Converting an automated plant to a smart factory is definitely a leap forward. However, it requires enabling a flexible and fully connected system to learn and adapt to new requirements, using a steady stream of data coming from production systems and connected equipment.
Nowadays, there is a convergence of extreme challenges facing manufacturing plants. Most consist of an aging workforce with issues of knowledge transfer, there is increasing demand for high-quality products, the need to use fewer resources, coupled with pandemic situations like that from COVID-19. Not only must these issues be navigated, but manufacturing plants must also maintain ongoing operations while controlling costs. Additional situations like unplanned downtimes can often cause financial disasters and logistical nightmares.
However, there is a silver lining to this dark cloud. IIoT, coupled with machine connectivity and monitoring solutions, is providing solutions for mitigating the above-unexpected problems including challenges of staffing.
A report from Deloitte and the Manufacturing Institute had forecasted an expected shortage of 2 million workers for US manufacturing during 2015-2025. The pandemic has only exacerbated the situation. In their latest report, Deloitte and the Manufacturing Institute claim that by 2030, roughly 2.1 million manufacturing jobs will remain unfulfilled. According to the report, this will cost the US economy about $1 trillion by 2030.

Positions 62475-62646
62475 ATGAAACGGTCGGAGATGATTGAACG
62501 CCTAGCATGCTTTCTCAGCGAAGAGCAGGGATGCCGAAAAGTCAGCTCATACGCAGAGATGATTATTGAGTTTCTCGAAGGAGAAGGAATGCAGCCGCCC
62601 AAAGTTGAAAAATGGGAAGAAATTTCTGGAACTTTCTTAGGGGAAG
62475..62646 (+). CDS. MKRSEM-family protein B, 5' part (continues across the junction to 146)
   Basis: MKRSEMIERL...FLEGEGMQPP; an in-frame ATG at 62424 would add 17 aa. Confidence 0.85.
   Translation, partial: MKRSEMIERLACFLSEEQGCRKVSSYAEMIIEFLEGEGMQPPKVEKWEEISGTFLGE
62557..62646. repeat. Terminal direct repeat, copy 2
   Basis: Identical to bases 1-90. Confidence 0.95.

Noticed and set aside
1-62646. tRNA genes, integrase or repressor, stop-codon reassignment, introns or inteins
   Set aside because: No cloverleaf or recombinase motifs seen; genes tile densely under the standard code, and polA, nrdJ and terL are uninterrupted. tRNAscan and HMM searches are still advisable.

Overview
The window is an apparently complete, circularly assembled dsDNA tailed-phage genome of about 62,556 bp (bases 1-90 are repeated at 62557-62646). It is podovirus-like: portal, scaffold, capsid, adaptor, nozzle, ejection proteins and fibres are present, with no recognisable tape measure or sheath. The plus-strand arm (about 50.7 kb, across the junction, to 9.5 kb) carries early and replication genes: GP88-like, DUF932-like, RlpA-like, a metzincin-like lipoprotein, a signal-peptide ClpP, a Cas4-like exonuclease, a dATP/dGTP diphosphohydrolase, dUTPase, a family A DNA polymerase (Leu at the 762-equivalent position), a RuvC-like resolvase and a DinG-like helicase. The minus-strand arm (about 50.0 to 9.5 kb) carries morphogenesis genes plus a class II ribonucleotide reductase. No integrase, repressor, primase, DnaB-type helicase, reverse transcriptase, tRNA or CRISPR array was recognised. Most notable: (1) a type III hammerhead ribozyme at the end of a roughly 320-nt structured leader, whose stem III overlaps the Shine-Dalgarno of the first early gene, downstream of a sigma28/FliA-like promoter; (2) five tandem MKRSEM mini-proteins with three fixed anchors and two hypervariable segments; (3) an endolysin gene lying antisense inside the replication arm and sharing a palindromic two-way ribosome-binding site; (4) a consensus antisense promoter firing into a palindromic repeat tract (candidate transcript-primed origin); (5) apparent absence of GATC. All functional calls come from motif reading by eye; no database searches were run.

Manufacturing plants spend millions of dollars each year as capital for improving equipment and facilities to protect employees, increase product safety, and reduce costs. This is very important, as equipment may run from 16-20 hours a day, every day, 24/7, especially in food processing plants. Downtime primarily is from equipment failure, causing an astounding $30,000 per hour in these food processing facilities.
This is where the iFIX SCADA system along with the WIN-911 Advanced remote alarm modification software from GE can help ensure the plant continues to operate non-stop.
One of the main ideas is having a sensor monitoring if the machine is working properly, rather than having someone crawl under it to check it out. The other is to use a remote alarm monitoring notification software, allowing fewer people to monitor far more assets with devices they already have—smartphones and tablets. For continuous monitoring of systems, uninterrupted remote availability is essential. The advantage of the system is staff need not remain onsite, and the facility needs fewer people.
Earlier, remote monitoring involved emails, texts, and phone calls. However, monitoring critical plant systems now extend beyond these. They include apps featuring time-saving tools like team chats, real-time alarm acknowledgments for troubleshooting, and resolving plant problems. They also provide detailed reporting so that future incidents do not occur. While this leads to fewer emergency shutdowns, it also requires fewer resources and lower spending on maintenance and overtime.
The mobile alarm notification app is software integrating seamlessly with the HMI or SCADA software of an industrial operation. This allows employees to monitor, receive and acknowledge alarms from machines and plants on smartphones and tablets. This way they can remain free to work from any remote location such as their homes.